First Deputy Prime Minister Igor Shuvalov announced at the VShE conference that the government does not intend to abandon strict budgetary rules “at present,” but hinted that if sound investment programs appear, they will be funded. Evidently, monetary easing to produce growth will be delegated to the Central Bank. Nabiullina, addressing this week a meeting of the Association of Russian Bankers, insisted that existing lending rates “are too high,” that the efforts by the Central Bank to boost liquidity will increase, and that “Russia must mostly rely on internal investment as a source of development” (Kommersant, April 4).
Since Putin returned to the Kremlin last May, the administration has been stepping up repressions to quell public political unrest that erupted in Moscow in December 2011. Draconian legislation to prevent mass pro-democracy demonstrations and suppress human rights organizations has been enacted by the Duma and signed into law by Putin. Washington has been singled out as the main culprit of this internal political unrest, accused of deliberately subverting Putin’s regime by promoting a pro-democracy movement. A number of political show trials are being prepared to terrify the Russian public as well as to discredit and destroy the protest movement. Human rights organizations have been purposely targeted recently by Russian law enforcement and tax authorities, their premises searched and hefty fines imposed on trumped up charges (Kommersant, April 4).
According to a latest poll, published by the independent Levada Center polling service, Russians believe Putin’s first priority must be economic growth (53 percent) with fighting corruption coming second at 46 percent. The continuing public revelations of state corruption that began after the ouster of Defense Minister Anatoly Serdyukov last November have been popular, but the cases disclosed are miniscule, compared with the vastness of the problem. The revelations almost exclusively involve low- and mid-level officials. Serdyukov has not been indicted, nor have any others of Putin’s top-level associates (Kommersant, April 3).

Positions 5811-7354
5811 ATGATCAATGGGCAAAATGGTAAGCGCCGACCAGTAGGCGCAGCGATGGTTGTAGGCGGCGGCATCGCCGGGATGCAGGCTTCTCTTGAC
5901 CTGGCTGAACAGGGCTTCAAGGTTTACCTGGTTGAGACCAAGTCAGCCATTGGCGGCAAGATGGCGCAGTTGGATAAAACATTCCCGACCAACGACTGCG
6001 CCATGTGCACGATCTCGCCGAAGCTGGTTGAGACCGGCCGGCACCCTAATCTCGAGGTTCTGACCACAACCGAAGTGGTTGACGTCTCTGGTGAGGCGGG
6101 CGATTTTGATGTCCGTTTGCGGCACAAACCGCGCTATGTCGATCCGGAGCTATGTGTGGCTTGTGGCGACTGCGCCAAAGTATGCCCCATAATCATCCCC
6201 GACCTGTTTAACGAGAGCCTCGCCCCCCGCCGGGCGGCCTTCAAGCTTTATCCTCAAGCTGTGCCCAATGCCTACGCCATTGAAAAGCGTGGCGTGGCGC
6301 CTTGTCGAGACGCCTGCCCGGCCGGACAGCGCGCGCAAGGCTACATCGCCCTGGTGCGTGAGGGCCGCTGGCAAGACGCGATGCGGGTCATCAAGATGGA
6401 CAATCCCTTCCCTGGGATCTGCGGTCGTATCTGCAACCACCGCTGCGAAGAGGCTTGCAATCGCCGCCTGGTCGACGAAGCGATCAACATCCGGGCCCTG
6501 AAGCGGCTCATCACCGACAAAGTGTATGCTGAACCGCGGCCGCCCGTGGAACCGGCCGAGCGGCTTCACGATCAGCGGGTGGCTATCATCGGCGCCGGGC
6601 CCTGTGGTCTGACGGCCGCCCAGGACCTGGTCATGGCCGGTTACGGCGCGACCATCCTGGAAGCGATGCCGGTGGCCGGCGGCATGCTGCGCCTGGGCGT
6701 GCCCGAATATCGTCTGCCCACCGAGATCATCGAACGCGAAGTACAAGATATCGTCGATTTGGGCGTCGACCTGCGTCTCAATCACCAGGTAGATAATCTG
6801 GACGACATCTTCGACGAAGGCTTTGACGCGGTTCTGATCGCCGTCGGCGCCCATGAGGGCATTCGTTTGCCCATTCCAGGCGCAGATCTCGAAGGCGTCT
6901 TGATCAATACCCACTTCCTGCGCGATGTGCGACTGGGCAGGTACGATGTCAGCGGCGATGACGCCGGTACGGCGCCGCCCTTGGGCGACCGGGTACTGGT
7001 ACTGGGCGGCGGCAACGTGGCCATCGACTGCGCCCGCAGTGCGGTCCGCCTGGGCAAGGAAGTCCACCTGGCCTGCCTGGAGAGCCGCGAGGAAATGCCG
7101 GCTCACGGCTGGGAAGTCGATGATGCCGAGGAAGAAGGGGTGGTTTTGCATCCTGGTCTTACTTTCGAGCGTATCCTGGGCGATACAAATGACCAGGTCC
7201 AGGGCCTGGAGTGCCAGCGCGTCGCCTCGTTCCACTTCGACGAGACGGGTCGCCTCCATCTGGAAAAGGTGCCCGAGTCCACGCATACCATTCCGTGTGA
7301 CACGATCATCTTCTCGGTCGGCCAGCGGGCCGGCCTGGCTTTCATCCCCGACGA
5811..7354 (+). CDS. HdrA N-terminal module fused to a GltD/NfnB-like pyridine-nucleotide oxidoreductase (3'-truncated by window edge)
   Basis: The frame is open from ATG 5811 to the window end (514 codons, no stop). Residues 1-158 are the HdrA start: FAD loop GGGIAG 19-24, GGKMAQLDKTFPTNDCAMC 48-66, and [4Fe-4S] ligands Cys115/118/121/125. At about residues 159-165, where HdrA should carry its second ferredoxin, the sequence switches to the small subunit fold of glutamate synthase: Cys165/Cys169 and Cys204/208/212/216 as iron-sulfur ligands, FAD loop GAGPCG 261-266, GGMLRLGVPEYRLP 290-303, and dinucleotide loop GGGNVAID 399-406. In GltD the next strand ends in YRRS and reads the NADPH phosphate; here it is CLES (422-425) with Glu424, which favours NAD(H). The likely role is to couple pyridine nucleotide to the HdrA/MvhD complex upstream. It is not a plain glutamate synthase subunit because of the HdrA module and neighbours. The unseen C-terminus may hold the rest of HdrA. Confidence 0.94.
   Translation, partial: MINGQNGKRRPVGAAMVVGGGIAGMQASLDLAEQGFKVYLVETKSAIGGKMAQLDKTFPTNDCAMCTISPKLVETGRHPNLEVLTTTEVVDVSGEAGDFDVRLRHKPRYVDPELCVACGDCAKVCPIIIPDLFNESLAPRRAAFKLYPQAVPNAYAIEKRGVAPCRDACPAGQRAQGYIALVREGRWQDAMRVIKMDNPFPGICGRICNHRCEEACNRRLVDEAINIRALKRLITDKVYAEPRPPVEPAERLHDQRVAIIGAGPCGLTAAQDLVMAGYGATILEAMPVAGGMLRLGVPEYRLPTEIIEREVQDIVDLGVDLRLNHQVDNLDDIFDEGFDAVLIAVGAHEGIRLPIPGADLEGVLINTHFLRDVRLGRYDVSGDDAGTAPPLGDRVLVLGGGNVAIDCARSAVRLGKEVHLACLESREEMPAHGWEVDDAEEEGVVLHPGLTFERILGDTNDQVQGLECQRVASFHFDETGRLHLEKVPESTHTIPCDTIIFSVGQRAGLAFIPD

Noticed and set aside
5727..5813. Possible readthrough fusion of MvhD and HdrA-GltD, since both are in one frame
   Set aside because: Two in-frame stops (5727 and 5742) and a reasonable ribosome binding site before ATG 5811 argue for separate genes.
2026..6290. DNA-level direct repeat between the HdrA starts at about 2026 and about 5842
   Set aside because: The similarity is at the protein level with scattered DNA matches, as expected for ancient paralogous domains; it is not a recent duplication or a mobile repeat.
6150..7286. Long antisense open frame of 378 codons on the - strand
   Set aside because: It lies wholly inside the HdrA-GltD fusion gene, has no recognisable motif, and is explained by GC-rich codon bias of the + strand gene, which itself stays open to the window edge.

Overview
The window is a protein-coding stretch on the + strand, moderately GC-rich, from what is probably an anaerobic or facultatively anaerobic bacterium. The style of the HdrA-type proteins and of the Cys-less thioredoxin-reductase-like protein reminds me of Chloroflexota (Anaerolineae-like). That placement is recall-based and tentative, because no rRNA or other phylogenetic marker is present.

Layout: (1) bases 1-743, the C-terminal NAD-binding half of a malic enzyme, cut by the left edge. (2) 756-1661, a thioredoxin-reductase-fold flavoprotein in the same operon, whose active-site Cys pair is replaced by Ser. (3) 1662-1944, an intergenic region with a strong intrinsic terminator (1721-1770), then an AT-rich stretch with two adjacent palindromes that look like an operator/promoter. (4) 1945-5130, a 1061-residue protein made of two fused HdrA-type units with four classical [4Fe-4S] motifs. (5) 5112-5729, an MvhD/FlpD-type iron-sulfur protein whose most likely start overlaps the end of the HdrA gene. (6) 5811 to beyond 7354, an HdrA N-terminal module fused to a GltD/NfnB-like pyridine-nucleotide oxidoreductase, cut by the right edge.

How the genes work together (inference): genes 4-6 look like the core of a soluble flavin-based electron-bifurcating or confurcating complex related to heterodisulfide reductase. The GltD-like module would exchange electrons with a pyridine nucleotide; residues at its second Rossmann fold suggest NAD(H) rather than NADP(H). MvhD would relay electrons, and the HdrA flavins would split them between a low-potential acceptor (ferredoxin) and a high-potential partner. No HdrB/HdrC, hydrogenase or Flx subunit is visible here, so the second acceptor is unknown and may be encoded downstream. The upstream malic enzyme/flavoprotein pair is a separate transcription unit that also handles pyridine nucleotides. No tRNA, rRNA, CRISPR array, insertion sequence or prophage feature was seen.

Putin’s political repressions cannot stabilize the regime, and the public anti-corruption campaign, while popular with the masses, is unnerving the ruling elite and Putin’s main power base—the corrupt bureaucracy—according to a report published this week by former Finance Minister Alexei Kudrin’s think tank. Putin’s solid political base is relatively slim and could be easily eroded. Only a quarter of the population wants the present regime “to continue as it is.” A restoration of Soviet-style “socialism” is supported by 13 percent; an authoritarian “strong hand” dictatorship is supported by 18 percent; while some 38 percent want “a European-style democracy” (Vedomosti, April 4). Despite the threat of further boosting inflation, the regime apparently seems ready to increase the money supply to stimulate economic growth, which has been a foundation of Putin’s popularity. Yet, the Kremlin does not seem ready to give any ground on political issues by beginning any true “institutional” democratization. Kudrin’s report stresses that if the regime continues to rely exclusively on oppression and handouts, possibly the last opportunity to peacefully transform Putin’s Russia may be missed (Kommersant, April 4).